The core competencies taught in education and training of infrastructure practitioners, whether at a university or on the job, should be restructured both in terms of content as well as the competencies needed to tackle wicked problems in complex environments. Engineering undergraduate education specifically, should adapt and reform itself with the understanding of the critical role engineers play in urban sustainability and resilience. More broadly, while disciplinary expertise will always be needed, it is not sufficient by itself, and we must arm practitioners with the tools needed to address growing complexity and the changing nature of infrastructure. The specific forms of education may not be clear, but several competencies repeatedly emerge in Anthropocene and engineered system literature that can guide how curricula change. First, we must learn to navigate complex systems and not just their artifacts, and in doing so pay far more attention to the dynamics of the systems that infrastructure affect80. We must relinquish the idea that we will fully understand and control the environments in which infrastructure systems deliver services. Instead, we must recognize that the systems we are deploying will be affected in ways that we could never predict81. Prior to designing or implementing infrastructure there needs to be a shared understanding of what the systems do. With a larger number of stakeholders (enabled say through new information flows and increasing virtual connectivity) who have differing perspectives, this may be increasingly challenging. Approaches that emphasize goal sharing, trust building, and creating joint meaning of what infrastructure should do become necessary82. Instead of a focus on solving a problem, infrastructure managers should be taught to use judgment and approach their systems as a process of navigation through an uncertain environment. It is the process of learning about change that becomes important, less so the solution. In doing so there should be an emphasis on experimentation, that in the process of planning and through the deployment of a short-term solution, learning about the environment will occur. Lastly, cyber competencies are necessary to ensure that as our physical systems increasingly incorporate cyber-technologies into their designs, that the vulnerability, security, and effect on services are appropriately managed.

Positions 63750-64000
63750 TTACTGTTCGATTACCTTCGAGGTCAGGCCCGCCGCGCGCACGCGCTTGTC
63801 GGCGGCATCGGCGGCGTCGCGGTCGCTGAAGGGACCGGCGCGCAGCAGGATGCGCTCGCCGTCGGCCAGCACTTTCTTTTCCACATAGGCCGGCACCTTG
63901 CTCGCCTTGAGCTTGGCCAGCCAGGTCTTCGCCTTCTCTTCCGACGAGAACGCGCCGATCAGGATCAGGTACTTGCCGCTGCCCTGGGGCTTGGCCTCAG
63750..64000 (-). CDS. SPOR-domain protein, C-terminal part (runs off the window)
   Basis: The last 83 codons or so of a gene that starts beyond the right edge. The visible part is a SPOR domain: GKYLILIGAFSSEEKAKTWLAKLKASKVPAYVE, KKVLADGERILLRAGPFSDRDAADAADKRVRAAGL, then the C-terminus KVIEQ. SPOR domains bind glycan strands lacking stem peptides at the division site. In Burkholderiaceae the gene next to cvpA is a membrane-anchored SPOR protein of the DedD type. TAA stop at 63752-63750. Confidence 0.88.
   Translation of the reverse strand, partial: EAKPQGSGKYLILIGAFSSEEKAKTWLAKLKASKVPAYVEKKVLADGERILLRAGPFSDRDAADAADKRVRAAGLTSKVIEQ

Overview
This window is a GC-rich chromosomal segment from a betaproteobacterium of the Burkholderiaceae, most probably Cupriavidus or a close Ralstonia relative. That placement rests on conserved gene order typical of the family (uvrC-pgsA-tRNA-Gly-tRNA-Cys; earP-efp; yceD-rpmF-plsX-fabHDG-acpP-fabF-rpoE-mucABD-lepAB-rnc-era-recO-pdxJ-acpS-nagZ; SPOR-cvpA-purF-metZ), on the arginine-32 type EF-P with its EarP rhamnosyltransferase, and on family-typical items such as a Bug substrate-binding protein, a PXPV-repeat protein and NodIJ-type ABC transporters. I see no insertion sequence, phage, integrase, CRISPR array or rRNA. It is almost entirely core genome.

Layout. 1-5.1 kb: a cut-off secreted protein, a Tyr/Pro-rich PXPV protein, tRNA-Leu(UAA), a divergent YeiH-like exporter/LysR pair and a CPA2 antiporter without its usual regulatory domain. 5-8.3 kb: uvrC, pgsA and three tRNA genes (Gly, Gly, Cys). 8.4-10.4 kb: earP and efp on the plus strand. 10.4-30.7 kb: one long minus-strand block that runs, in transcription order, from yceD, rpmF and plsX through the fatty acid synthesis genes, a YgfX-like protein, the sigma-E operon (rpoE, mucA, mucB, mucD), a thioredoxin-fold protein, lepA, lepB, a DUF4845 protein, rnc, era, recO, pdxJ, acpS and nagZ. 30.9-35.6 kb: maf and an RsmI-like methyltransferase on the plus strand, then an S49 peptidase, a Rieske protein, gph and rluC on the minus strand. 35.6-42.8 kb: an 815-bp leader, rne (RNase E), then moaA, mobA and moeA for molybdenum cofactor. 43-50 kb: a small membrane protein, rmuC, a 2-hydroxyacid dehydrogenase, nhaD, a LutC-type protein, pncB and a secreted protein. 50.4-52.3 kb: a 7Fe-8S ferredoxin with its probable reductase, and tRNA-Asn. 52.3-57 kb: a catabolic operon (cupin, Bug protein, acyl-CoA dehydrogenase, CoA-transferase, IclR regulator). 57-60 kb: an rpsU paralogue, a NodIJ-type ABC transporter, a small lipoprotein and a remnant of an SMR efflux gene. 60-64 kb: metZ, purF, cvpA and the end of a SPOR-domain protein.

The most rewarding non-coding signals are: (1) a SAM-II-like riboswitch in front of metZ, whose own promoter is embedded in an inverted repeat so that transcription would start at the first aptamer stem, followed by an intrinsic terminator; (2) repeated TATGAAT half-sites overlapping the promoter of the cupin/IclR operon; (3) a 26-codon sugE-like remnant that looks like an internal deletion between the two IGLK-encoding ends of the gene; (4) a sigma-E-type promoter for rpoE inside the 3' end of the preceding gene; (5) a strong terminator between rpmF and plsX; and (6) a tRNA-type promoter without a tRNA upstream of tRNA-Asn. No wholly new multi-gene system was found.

Taken together, the restructuring of infrastructure technologies, governance, and education to build resilience capacity for the emerging challenges of the Anthropocene is a monumental but necessary undertaking. The systems that we rely on today will stay relevant for some time, but are likely to increasingly become incapable of responding to the rapidly changing conditions of the future. The transformations discussed are aligned with the adaptive and transformative capabilities central to resilience theory, and support engineered systems’ ability to respond to foreseen and unforeseen conditions. Positioning resilience as a guiding framework for infrastructure is critical to ensuring that basic and critical needs are met into the future, as demands and environments change.